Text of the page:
By this time next week, American Idol‘s first-ever at-home edition will be way slimmed down. After 20 singers became the first Idol class to sing for spots in the top 10 from their homes on Sunday night, America will find out next week which semifinalists will keep rocking it from their rec rooms for a shot at the season 18 top prize.
Billboard hopped on a conference call with the top 20 on Monday (April 27), along with reporters from several other outlets as well, to talk about the challenges of singing from home, their dream collaborators if they make it to the season finale, and why the songs they chose say a lot about the times we’re living in.
Check out their answers below.
Makayla Phillips said being homeschooled her whole life was great training for her quarantine Idol performance, and even though it was disappointing to move from the expected big stage in Hollywood to her makeshift home studio, she made the most of it with a spirited run through Ariana Grande’s “Greedy.” In these difficult times, Phillips said she opted for a “feel-good” song with a great melody and beat that she hoped would put smiles on viewers’ faces. “I want people to feel good and dance a little bit,” she said.
Dillon James said he picked Ray LaMontagne’s “Let It Be Me” because it’s a favorite that reminds him of the hard times he’s been through with drugs and alcohol. As he’s straightened out, the song took on a new meaning to him, and with everything going on in the world right now and a global feeling of loss, he tried to make the Idol audience feel a bit less alone.
Franklin Boone had a very simple reason for picking Tears for Fears’ “Everybody Wants to Rule the World.” Number one, the intro lyric “welcome to your life” spoke to the feeling we’re all having now about staying home and being sheltered in place. “With everything changing around us, it feels like there’s no turning back,” he said, adding that the lyrics also might fit the attitude of some of our leaders as well. Plus, he just wanted to take a chance with a more rocking song.
Julia Gargano also picked a tune that felt timely in Christina Perri’s “Human,” dedicating it to the people on the frontlines fighting COVID-19: nurses, doctors, husbands, wives and family members who’ve become “instant heroes” for all of us.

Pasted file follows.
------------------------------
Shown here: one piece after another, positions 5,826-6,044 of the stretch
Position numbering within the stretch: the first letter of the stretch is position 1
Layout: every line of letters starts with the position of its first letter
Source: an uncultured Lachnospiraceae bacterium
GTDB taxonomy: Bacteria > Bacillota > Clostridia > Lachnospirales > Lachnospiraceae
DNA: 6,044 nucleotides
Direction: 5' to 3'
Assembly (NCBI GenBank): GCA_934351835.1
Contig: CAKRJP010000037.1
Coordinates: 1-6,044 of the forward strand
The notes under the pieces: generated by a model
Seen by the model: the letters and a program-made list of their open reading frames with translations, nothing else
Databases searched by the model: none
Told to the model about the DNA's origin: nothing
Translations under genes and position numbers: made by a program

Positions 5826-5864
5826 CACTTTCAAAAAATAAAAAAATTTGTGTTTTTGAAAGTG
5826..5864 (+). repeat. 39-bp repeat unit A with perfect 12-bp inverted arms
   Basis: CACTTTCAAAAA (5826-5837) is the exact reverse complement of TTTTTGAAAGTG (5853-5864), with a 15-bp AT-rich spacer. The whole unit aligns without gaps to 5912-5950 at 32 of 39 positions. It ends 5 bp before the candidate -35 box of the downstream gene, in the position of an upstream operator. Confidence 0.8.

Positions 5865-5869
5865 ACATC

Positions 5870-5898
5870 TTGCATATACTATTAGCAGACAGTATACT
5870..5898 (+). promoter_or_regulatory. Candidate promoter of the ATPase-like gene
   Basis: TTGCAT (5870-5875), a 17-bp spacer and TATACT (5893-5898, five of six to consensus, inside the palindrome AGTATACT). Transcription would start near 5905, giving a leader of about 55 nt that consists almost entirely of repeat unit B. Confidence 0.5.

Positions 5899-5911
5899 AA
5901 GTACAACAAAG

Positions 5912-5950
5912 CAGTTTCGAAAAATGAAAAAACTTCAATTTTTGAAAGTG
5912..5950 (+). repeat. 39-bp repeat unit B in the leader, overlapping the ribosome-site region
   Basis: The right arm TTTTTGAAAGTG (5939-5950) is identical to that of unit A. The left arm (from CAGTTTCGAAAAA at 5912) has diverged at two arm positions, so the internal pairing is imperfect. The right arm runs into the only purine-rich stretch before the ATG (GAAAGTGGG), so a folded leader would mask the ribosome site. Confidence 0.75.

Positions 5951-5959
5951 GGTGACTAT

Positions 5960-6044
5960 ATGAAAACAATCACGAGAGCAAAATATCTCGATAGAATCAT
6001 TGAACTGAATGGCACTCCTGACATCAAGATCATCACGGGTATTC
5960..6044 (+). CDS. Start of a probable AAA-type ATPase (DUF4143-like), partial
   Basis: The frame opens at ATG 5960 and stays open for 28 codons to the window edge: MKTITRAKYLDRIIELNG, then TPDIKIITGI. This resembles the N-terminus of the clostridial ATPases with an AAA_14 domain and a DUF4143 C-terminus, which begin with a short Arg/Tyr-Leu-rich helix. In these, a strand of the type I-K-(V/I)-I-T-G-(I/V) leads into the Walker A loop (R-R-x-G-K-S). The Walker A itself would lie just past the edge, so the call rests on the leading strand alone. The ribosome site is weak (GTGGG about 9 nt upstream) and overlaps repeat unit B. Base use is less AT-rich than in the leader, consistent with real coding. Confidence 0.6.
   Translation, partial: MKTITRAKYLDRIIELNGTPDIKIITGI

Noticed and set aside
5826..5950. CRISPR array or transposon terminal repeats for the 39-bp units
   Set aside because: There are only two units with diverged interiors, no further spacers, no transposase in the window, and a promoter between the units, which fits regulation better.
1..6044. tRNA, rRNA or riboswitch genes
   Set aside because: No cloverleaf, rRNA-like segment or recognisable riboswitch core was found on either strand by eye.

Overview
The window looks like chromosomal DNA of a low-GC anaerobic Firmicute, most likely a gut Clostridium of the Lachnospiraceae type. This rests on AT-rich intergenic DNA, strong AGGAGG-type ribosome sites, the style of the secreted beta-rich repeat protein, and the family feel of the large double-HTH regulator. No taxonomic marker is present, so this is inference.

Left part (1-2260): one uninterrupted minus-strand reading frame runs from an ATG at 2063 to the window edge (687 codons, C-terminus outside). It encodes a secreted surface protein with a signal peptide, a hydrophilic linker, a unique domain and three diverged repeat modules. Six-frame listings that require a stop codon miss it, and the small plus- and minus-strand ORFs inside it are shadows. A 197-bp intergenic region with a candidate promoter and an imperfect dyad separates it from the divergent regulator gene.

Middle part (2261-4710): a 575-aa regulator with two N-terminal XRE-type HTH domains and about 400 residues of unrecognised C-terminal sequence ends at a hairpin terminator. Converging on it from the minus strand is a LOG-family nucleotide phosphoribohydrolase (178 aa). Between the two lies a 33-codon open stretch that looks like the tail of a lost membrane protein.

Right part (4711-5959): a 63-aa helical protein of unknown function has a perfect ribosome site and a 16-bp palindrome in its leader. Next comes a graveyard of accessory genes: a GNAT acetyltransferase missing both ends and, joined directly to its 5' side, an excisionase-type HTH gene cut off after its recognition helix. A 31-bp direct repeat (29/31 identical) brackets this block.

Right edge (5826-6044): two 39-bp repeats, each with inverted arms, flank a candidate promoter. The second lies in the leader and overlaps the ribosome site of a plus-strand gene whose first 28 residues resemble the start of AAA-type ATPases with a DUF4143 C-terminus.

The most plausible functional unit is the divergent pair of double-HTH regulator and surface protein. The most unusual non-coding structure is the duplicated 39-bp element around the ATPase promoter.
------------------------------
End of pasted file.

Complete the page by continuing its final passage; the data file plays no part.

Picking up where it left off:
Francisco Martin chose Katy Perry’s “Teenage Dream” not just because he wanted to pay homage to one of the judges, but also because growing up, he always dreamed of a music career. “I guess you could say it was my teenage dream,” he said, hoping to inspire others to follow their rainbows.
Jonny West knew a long time ago that he was going to go with Louis Armstrong’s classic “What a Wonderful World” because he hadn’t done a love song in competition, but also because the track took on much more meaning as the coronavirus pandemic became more serious. “Hopefully it put everyone in the headspace of what’s waiting for us outside when all this is done,” he said.
Louis Knight fell in love with “If The World Was Ending” by JP Saxe with Julia Michaels the very first time he heard it not only because it’s a “beautiful love story,” but also because in light of the pandemic, he felt like now “everyone has someone they wish they could spend moments like with with.”
For Just Sam, the choice was always clear: Fantasia. The singer said some of her favorite moments watching Idol as “a little girl staring at the TV screen” involved the season 3 winner. “That could literally be me,” she said she thought.
The story was similar for Aliana Jester, who picked Whitney Houston’s “Run to You” because judge Lionel Richie said she reminded him of a young Houston, but also because her dad had wanted her to sing it for a long time.
Billboard asked some of contestants who they’d want to be paired with if they got a chance to sing with one of the show’s frequent guest stars during the season or on the finale.